High-Risk Impella-Assisted PCI of Calcified LM Bifurcation – July 2022

Case and Plan:
78-year-old male with liver cirrhosis presented with exertional dyspnea and positive stress MPI test for multivessel ischemia. A Cardiac Cath @ OSH on May 24, 2022 revealed calcified 3 V + LM CAD: 80% dLM, 70% LAD-D2, 80% LCx, 95% proximal RCA and SYNTAX Score of 36. Echo revealed EF = 32%. After Heart Team discussion, CABG was declined due to liver cirrhosis and multiple comorbidities. Patient is now planned for high-risk PCI of calcified left main bifurcation using Impella support and Rotational Atherectomy +/- IVL.


Q You believe the main utility of CFR would be for discordant lesions?
A. Overall CFR value alone has less predictive value for longterm MACE compared to FFR/iFR prediction. It does add some value to predict events on FFR/iFR negative pts. Overall, it seems that CFR assessment is not expected to become in the mainstream of physiological testing in PCI procedures.
Q How often are you using coronary physiology at your institution?
A. Physiological testing is done in over 62% of coronary cases at Sinai. We are increasingly measuring IMR in nonobstructive CAD.
Q How often is it beyond just using FFR?
A. Overall physiological assessment at Sinai; FFR in 70%, iFR in 20% and RFR in 10% of cases. IMR is done in 15-20 pts per month (<2%); although increasing by making a set protocols for INOCA pts.
Q How much has coronary physiology impacted your outcomes?
A. Coronary physiology testing has made our cath PCI procedures appropriate as per the guidelines. Thus in turn physiological testing will improve overall outcome of CAD pts by avoiding unnecessary stenting in borderline cases.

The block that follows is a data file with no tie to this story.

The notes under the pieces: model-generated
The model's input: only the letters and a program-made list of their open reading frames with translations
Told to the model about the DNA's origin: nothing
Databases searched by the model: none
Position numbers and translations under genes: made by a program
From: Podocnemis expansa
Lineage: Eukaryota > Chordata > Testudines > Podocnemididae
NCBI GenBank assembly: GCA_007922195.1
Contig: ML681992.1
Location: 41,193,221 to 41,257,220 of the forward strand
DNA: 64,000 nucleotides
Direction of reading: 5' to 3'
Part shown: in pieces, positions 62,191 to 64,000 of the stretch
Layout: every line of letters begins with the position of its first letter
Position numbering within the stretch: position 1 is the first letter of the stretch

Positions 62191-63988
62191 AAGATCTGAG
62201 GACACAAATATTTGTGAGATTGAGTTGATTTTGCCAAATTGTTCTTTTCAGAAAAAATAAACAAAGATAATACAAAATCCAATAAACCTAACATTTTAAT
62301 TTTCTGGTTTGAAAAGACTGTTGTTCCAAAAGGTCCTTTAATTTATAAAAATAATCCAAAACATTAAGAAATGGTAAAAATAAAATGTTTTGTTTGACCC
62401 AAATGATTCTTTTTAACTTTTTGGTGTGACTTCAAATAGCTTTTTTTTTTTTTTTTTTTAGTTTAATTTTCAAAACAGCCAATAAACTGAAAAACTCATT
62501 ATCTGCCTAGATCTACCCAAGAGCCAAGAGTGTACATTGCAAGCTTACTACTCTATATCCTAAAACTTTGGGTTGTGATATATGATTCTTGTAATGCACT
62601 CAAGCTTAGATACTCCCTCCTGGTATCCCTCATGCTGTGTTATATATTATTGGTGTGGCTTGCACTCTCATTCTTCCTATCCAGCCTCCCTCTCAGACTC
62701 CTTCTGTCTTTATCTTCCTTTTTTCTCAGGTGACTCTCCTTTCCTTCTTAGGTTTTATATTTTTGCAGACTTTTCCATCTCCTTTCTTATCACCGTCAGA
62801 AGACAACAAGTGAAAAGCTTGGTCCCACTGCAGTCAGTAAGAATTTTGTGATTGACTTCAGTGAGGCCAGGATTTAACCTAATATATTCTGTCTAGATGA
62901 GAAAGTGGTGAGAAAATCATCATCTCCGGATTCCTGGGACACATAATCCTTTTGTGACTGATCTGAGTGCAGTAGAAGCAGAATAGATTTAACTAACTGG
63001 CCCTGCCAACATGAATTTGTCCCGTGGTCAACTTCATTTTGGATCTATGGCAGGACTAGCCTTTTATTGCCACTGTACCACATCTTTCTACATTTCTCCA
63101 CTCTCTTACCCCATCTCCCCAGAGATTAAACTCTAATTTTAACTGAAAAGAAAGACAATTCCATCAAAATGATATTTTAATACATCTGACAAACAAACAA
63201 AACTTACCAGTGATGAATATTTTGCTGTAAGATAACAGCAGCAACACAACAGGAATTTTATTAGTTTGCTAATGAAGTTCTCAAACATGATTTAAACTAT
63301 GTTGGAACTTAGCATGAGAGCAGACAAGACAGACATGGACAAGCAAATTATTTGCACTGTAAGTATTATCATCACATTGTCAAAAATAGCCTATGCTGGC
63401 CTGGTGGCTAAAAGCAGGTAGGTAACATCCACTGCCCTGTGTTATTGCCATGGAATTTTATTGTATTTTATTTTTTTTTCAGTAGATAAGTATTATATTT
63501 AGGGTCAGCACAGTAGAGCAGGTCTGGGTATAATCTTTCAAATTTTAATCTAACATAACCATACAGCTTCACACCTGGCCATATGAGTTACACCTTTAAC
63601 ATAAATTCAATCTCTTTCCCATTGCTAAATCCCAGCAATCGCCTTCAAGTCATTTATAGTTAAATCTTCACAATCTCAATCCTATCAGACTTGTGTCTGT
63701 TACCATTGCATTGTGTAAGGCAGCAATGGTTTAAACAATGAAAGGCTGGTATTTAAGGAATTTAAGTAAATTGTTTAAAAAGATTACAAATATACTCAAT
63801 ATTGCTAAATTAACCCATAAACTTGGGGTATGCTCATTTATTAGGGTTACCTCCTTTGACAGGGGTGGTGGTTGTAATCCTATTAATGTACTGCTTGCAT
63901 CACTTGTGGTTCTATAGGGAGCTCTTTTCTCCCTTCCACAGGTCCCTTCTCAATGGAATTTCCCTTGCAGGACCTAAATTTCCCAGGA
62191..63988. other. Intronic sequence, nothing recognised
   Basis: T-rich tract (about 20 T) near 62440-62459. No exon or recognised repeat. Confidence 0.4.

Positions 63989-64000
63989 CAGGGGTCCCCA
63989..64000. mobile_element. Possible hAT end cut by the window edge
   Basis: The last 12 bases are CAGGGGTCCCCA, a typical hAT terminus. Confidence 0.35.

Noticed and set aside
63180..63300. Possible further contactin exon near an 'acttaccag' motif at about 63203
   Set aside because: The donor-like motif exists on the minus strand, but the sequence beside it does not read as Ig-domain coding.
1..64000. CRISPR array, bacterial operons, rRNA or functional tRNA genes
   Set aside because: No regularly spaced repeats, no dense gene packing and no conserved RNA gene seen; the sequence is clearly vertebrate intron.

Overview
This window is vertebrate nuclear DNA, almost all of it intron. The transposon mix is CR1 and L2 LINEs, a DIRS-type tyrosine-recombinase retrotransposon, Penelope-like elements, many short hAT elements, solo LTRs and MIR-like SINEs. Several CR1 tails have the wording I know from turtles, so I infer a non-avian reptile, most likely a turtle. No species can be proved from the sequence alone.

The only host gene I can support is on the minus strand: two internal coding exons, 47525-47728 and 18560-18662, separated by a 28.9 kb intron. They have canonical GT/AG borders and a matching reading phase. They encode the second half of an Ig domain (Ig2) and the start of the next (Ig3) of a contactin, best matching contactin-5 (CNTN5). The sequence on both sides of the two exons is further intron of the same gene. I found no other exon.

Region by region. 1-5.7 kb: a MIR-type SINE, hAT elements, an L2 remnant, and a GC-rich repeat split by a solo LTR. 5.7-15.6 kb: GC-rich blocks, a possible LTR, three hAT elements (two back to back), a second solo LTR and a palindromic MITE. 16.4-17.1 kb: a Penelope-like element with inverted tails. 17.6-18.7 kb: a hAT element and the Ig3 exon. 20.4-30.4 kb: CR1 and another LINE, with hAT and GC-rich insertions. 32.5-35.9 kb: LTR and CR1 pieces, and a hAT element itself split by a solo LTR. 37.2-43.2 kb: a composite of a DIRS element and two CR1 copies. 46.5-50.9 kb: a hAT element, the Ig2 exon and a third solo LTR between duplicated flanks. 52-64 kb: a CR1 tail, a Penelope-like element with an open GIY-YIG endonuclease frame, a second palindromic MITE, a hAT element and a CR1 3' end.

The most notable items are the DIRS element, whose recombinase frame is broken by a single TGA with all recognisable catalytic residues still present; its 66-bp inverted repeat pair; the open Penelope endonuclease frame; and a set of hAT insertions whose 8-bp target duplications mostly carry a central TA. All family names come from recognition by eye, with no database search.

Q We still do not comprehend leaving the critical RCA lesion alone?
A. RCA lesion is complex yet critical and staged PCI is planned after one month. We never had plan to leave it but always had plan to stage after taking care of the crucial LM lesion; which was the most prognostic lesion.
Q Would it be wrong to do that first before tackling the more challenging LMCA?
A. In this pt with issues of bleeding and low platelets, if only one lesion needed to be fixed for long term prognosis, was left main and then RCA. Hence intervening LM first was thought to be most appropriate.
Q Do you always do POT for LMCA?
A. Yes we always do POT for LM PCI. We do not routinely recommend POT for non-LM lesions as there are no scientific data (over FKBI) to support it.
Q What precautions do you need for POT? Have you seen trauma to the proximal segment or to the ostia in very proximal lesions?
A. Most important point to consider in POT planning will be at the time of stenting making sure that >6-8mm of stent will be in the MV to accommodate the shortest NC balloon. Then advancing NC balloon on the MV wire is safe. Sometimes, POT can cause over inflation, dissection or longitudinal stent deformity of the proximal MV segment. Largely POT is a safe technique.
Q Does the "rarely appropriate" definition cause more confusion?
A. The word 'rarely appropriate' replaced the word 'inappropriate' of old 2012 AUC criteria. This was done to avoid legal issues surrounding the Inappropriate PCI word and hence is welcomed in our documentation.
Q Can AUC be improved?
A. By enlarge, 2017 version of AUC is simple, scientific and practical. Few areas which still need extra work or improvement are LM and CTO PCI appropriateness.


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